We took the kitty to the same veterinarian we took our rabbit, and he did a quick check, as well as rubbing some anti-flea and worm medicine into her skin. She was 1.33 kilos. Most vets can run through the list of check-ups stray kitties require.
Here’s the link to the vet we went to, his English is good too.
The great thing about vets in Taiwan is they often have contracts with adoption or rescue agencies, so when they treat a stray cat or dog the fees are much lower than usual.
We paid 500 NT, I think, for the check-up and medicine. Neutering and spaying are cheaper too (cheaper than a rabbit!). There are also plenty of vets, so there’s no problem finding someone to care for your kitty.
But our vet visits aren’t over, of course. She still needs shots and other treatments. She’s only five months old (what the vet said) and still quite skinny from being on the streets. With time, I’m sure she’ll develop into a beautiful and healthy cat. Now we just need to comfort our rabbit, who voices his disapproval by angrily stomping under the couch.
Update: We’re done all the mandatory vaccines. There are different sets, but it’s usually between 2000 – 3000 for the important ones.
How to Take Care of Stray Cat in Taiwan:
Taking care of a stray cat is the same as any other kind of cat. All cats need their vaccinations, especially against rabies. So if you’re wondering how to take care of a stray cat in Taiwan, it’s actually pretty easy. Once the mandatory stuff is done (vaccines, bath, etc) that’s all you have to do.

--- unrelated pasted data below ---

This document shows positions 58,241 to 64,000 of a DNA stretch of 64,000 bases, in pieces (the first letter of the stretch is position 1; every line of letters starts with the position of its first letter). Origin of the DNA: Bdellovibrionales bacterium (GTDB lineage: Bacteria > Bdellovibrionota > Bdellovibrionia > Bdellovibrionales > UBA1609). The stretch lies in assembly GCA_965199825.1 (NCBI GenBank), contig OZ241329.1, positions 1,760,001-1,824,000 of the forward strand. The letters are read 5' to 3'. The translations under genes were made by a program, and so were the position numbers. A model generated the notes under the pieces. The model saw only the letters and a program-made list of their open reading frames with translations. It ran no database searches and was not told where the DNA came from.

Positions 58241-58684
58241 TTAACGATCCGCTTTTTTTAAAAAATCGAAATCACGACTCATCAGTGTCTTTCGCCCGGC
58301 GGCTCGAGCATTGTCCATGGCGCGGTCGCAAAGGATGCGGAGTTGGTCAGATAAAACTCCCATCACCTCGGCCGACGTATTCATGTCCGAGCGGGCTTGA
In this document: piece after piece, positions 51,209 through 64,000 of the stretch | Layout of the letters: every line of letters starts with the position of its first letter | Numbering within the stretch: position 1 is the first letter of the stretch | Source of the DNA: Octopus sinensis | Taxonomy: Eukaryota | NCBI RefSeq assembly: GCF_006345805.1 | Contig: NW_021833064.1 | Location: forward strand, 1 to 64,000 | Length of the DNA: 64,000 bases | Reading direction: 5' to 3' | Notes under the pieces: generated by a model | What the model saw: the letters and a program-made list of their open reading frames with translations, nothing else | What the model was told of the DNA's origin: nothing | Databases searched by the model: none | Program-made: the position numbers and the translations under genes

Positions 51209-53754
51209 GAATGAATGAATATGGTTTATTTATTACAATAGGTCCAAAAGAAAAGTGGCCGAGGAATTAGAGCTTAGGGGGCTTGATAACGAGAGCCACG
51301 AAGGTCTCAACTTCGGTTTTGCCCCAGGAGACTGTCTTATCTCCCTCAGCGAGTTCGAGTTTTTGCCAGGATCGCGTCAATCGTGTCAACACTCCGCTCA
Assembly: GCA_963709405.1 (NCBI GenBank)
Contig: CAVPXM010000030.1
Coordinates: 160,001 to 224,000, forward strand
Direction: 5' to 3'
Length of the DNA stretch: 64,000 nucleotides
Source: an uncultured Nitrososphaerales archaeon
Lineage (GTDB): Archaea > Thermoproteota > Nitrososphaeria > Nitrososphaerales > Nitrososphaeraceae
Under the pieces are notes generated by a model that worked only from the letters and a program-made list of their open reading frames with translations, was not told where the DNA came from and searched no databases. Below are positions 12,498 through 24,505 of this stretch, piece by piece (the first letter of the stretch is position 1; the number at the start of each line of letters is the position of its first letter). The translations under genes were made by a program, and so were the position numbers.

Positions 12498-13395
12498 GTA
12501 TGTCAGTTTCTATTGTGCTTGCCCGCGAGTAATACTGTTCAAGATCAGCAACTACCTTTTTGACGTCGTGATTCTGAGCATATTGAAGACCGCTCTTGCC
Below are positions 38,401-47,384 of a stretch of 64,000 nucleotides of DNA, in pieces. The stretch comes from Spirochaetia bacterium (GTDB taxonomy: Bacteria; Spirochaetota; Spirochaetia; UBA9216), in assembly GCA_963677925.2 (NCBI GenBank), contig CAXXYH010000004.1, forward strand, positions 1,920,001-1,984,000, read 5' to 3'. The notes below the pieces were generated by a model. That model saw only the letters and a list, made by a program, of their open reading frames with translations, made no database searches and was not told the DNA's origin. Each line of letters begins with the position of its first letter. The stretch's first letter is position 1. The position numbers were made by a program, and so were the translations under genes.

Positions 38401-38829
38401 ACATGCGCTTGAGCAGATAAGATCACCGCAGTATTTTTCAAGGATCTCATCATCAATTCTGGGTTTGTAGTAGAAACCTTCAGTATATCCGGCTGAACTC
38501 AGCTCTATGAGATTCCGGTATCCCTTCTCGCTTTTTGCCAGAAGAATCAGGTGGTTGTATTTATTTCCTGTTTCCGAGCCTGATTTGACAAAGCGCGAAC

Food and Litter:
Taiwan has cat food everywhere. Finding food for cats is pretty easy, the same goes for litter. I recommend finding a litterbox with a roof, avoid the Pet Park stores, they’re crazy expensive. It’s much cheaper to buy food online if you can.
A few days and one bath later:
Can You Adopt a Cat in Taiwan as a Foreigner?
I reader asked me a question about adopting cats in Taiwan as a foreigner, so I thought I would update this post with more information. As it turns out, officially adopting through an agency like a shelter is quite difficult as a foreigner. I’m not sure the exact requirements, but you do need to have a local ID, I don’t think an ARC will make the cut.
They’re quite strict because they want the animals to have permanent homes, and there are fines too. For example, you need to get them vaccinated for rabies every year, and if you don’t, you’ll be fined. Obviously it’s hard to find foreigners that will never leave the country, so a local ID is needed.
But all hope is not lost. You can still adopt a cat through friends. Here is one local Facebook group where you can adopt cats. Just make sure to get them vaccinated, at least the mandatory ones. Keep in mind, it would help if you have a local Taiwanese friend to help with the details and communication. Overall though, if you find a kitten on the street, there’s no rule saying that can’t bring it home.
And, if you plan to leave Taiwan, flying with a pet can be a bit of a hassle, and an expensive one at that. Make sure you know what you’re getting into. Be responsible!
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So now you know how to take care of a stray cat in Taiwan. If you have any questions or want to share some experience
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Leave a comment if you have any questions about rescuing or adopting animals in Taiwan.